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Many of you may know the name Lana Del Rey from her recent remixed success, Summertime Sadness, which, well, although I can appreciate a good remix (you know, one that brings something new to the song and doesn’t just layer in an overdone heavy bass club beat or synths up the singer’s voice on a loop), unfortunately this wasn’t one of them. So, on the off-chance this is the only song of hers you’ve heard, allow me a moment to point you in another Lana direction:

I first heard her song, Radio, earlier this year and immediately fell in love. She has one of those strikingly deep, powerful voices that makes you hold your breath at first, then try to belt alongside her. The musical style reminded me of the late 50’s, early 60’s, where the singer was the star of the show. There’s also something oddly familiar about the sound, which evokes a strong sense of nostalgia. And the lyrics are relatable enough to make you think that maybe those memories are really yours. I oddly felt this when listening to Video Games, another Lana delight.

However, Ride, released late last year, is possibly my favorite. The verses, although quieter, still hold the deep cinematic quality carried throughout the song. Though her voice softens, it commands attention to the lyrics, which unravel a story of “heartbreak.” I say “heartbreak” because I don’t mean it in the romantic sense necessarily, but rather I mean the type of heartbreak caused by simply living, being lost, wanting something more – things that most of us are familiar with, either from our teenage angst phase, the post-graduation “what am I doing with my life?” worries, or yes, even that breakup you weren’t quite ready for and couldn’t quite figure out how to bounce back from. [If you’re interested in diving deeper into this song’s particular “heartbreak” story, there is an extended version of the song, which actually starts with a very poetic, though potentially, dramatic (if you’re not into that sort of thing) narration that leads into the song, then wraps up again with some final thoughts].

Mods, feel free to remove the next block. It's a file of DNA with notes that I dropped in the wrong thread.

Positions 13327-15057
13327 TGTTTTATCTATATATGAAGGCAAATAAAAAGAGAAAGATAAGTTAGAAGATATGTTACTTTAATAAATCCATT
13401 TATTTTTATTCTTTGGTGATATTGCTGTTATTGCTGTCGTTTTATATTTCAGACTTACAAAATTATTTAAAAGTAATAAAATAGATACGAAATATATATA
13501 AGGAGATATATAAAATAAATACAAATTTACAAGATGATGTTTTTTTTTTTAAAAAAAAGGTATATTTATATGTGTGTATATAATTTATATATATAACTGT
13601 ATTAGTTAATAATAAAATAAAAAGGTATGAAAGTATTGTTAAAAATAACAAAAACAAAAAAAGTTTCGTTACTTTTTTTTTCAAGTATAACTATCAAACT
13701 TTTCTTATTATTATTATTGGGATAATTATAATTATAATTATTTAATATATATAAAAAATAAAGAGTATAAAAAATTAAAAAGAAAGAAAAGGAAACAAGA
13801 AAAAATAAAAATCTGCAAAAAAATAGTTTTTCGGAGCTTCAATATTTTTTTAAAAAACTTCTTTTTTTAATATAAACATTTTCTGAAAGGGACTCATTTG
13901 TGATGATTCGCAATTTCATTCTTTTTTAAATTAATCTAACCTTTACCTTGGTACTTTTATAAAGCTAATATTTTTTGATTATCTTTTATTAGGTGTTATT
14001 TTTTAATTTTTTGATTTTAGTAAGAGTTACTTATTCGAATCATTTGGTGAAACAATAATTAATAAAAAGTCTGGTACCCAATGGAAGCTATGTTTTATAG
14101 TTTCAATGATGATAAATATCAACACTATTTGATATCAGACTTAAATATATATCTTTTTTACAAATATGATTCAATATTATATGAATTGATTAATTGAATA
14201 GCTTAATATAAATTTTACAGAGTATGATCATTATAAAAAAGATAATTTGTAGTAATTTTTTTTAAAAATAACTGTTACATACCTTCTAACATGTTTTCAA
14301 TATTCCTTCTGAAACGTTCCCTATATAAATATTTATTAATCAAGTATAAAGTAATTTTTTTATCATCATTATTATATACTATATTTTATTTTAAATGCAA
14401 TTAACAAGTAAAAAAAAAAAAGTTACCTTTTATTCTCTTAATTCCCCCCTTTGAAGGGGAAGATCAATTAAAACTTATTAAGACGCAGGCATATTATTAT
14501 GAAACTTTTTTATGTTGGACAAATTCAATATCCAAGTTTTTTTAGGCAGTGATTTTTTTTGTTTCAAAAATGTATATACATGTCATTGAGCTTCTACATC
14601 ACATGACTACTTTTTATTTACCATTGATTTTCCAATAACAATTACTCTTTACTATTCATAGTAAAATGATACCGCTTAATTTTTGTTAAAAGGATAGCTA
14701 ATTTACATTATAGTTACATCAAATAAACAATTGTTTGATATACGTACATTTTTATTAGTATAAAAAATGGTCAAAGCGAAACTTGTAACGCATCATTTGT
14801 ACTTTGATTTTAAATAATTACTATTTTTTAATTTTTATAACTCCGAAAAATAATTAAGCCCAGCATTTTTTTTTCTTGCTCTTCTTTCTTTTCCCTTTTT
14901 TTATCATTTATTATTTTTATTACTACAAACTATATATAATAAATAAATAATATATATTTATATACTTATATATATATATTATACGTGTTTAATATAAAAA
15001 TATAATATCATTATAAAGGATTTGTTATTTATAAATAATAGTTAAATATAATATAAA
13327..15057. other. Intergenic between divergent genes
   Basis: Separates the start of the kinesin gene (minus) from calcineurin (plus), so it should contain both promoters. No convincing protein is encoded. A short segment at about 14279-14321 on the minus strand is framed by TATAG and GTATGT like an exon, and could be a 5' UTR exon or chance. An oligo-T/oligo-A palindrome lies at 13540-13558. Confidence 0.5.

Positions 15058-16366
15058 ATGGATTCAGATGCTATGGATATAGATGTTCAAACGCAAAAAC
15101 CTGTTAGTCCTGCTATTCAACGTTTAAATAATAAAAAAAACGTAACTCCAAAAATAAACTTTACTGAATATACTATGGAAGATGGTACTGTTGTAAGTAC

The quieter verses build up to the chorus, where Lana lets loose that cannon of a voice. She succinctly, yet artfully expresses the inner torment caused by her life’s heartbreak story and her solution to “just ride” to get away from it all. The last part of the song pushes past the regular rise into something… grander, more powerful. This part starts with my favorite line in the song, where she exclaims, “I’m tired of feeling like I’m f**king crazy,” and continues, triggering a sense of catharsis.

The relatable lyrics, cinematic background instrumentals, that voice, and the cathartic release of inner turmoil all make this one of those songs you easily decide to add into the soundtrack of your life, at least it was an easy decision for me. Which, pro tip: Ride plays nicely during late night drives, as the kick off to a spontaneous road trip, or when you need to blow off steam, but happen to be behind the wheel.

In short, this is what I think of when I hear Lana Del Rey, and hopefully what you will too! Also, if you’re not that techno-y rendition of Summertime Sadness currently playing on repeat on the radio, I’m including the original version in the videos below. Speaking of which, ready for a flood of videos? Here we go! Enjoy, you crazy kids.

 

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